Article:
Sir, Your weekend FT article “Beyond the bottom line: should business put purpose before profit?” hits the nail on the head. It challenges the orthodox view that short-term value for shareholders should trump the interests of all other stakeholders in society – accusations of heresy abound in many of the 200+ online comments from the traditional investor community. I’d reassure them by suggesting that a tradeoff between profit and purpose is a false dichotomy. The UN’s Sustainable Development Goals are simply business opportunities in disguise – but only if we are able to harness the unmatched scale, innovation and entrepreneurship potential of global business to profitably solve these socio-economic and environmental challenges. That will require profound change and, with one or two notable exceptions, today’s crop of CEOs has fallen well short of the challenge. Sustainability was not part of the MBA curriculum of the eighties and nineties. The article shares an alternative view that we must firstly fix the democratic institutions of government in order to transform and better regulate the capitalist economy. We don’t have the luxury of time to do that.
Instead of fixing democracy, might we instead bring “democracy” i.e. decentralised governance to the global corporation – by giving employees, customers, suppliers the general public a greater say in how these organisations are run and for whose benefit.
In an increasingly interconnected world, multinationals have become the de-facto super states and dwarf the economies of most nation states. Chinese, Russian, US and Iranian corporate subsidiaries work harmoniously with one another, while the leaders of increasingly populist governments do not.
Business has the potential to change the world like never before – but first as employee citizens, we must collectively rise to the challenge of changing the business world.
Author, The Intrapreneur: Confessions of a corporate insurgent
In the same vein, it’s interesting that Blackrock’s CEO Larry Fink has once again raised eyebrows amongst his peers by suggesting that within 5 years all investors will “measure a company’s impact on society, government and the environment to determine its worth”. Music to my ears as you can imagine. Leopards and spots etc. But the whole purpose movement is also facing a bit of a backlash from people who are cynical about the motives of businesses claiming to have emarked on this journey, or don’t think they’re going far enough. Two of my friends, Zahid Torres-Rahman and Yasmina Zaidman wrote what I thought was a very balanced response The Purpose Paradigm Solution or Scam to this criticism which is well worth a read.
I gave my own views on this topic and broader views on business in an interview to Scotland’s B Corp initiative that goes by the clever title, Scotland CAN B. The article appeared in their weekly Spotlight section which you can read here.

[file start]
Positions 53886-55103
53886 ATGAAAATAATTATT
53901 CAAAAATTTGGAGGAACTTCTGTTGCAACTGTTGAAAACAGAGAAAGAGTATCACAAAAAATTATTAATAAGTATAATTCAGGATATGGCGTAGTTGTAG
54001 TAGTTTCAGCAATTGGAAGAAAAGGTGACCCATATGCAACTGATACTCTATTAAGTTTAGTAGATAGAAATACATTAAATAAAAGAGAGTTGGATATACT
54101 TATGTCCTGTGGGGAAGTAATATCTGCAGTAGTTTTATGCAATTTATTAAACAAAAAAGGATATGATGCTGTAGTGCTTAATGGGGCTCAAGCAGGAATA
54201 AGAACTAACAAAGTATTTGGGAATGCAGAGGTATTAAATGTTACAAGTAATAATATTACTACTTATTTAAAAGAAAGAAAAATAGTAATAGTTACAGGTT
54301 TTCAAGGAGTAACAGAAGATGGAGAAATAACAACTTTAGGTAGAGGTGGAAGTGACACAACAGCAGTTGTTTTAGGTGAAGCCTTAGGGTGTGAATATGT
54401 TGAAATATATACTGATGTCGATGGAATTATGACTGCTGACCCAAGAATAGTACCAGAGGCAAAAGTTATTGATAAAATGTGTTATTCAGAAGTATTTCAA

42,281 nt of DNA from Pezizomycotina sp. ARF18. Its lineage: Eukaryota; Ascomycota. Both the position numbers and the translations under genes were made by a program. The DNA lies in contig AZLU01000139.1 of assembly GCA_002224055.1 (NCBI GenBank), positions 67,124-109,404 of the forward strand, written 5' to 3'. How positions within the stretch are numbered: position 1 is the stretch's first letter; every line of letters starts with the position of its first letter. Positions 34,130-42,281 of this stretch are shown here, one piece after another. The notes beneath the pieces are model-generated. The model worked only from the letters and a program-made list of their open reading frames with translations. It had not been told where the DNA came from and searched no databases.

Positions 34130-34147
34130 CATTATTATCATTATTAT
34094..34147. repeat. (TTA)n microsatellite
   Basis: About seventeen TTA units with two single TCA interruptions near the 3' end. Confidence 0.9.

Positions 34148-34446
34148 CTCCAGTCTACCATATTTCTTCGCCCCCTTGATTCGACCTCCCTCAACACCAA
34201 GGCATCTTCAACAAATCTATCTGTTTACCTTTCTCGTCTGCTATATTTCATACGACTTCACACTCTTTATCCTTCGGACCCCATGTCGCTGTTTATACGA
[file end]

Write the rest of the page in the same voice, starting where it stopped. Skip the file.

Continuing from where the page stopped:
An innovative engagement
I’ve recently taken on an interesting client to do some strategy work around purpose driven innovation and freely admit that I’m really enjoying it. I don’t intend to do a lot of consulting in my new life, but aim to cherry pick small, targeted interventions where I think there is an opportunity to influence a company’s direction, by working behind the scenes to support a senior executive or an intrapreneur further down the organization. The client is looking to set an innovation ambition for 2025 and my role is to try and help them raise the bar on what’s possible. I was asked to attend a two day workshop at their Scandinavian HQ and tasked with being “Chief Provocateur”. I’m not normally paid to be a pain in the ass – I usually do it for free whether invited or not. So this was a pleasant change to be both invited and paid.
3rd Degree Burns
Speaking gigs this month were limited to celebrating and honouring Robert Burns, the famous Scottish poet. I gave the “Immortal Memory”, which is the main speech at the infamous Rothesay Fire Brigade Burns Supper on The Isle of Bute and also recited a poem “Holy Willie’s Prayer” at a private event just outside of Geneva. Burns was a master of satire and his work often talked about inequality, hypocrisy in the upper echelons of society and even touched on the environment – it was over 200 years ago but still has a lot of relevance to modern-day life.
I’ll finish off as usual with a few updates on the personal front. Penny the dog is growing fast and our efforts at training her seem to be paying off – mostly. I’ve also just begun a short introductory course in Improv Comedy which is great fun. Arianna gave me the idea having done it last year and I think there are lots of great skills that one can take across into the world of business. So look out! The CraigBEroch (yes, the capitals are deliberate) Farm on Bute is continuing to make progress and I’ll give you a fuller update on that next month.
Many thanks for reading and as ever, welcome your comments, challenges and ideas on any aspects of what I’ve covered this month.
Until next month,
* The Bullog = Bulloch + Blog
Make sense? Not bulldog, nor is it bulls**t although I’ll let you be the judge of that! It’s a brief synopsis on recent articles, events and opinions from my world and the things that have caught my attention over the past few weeks.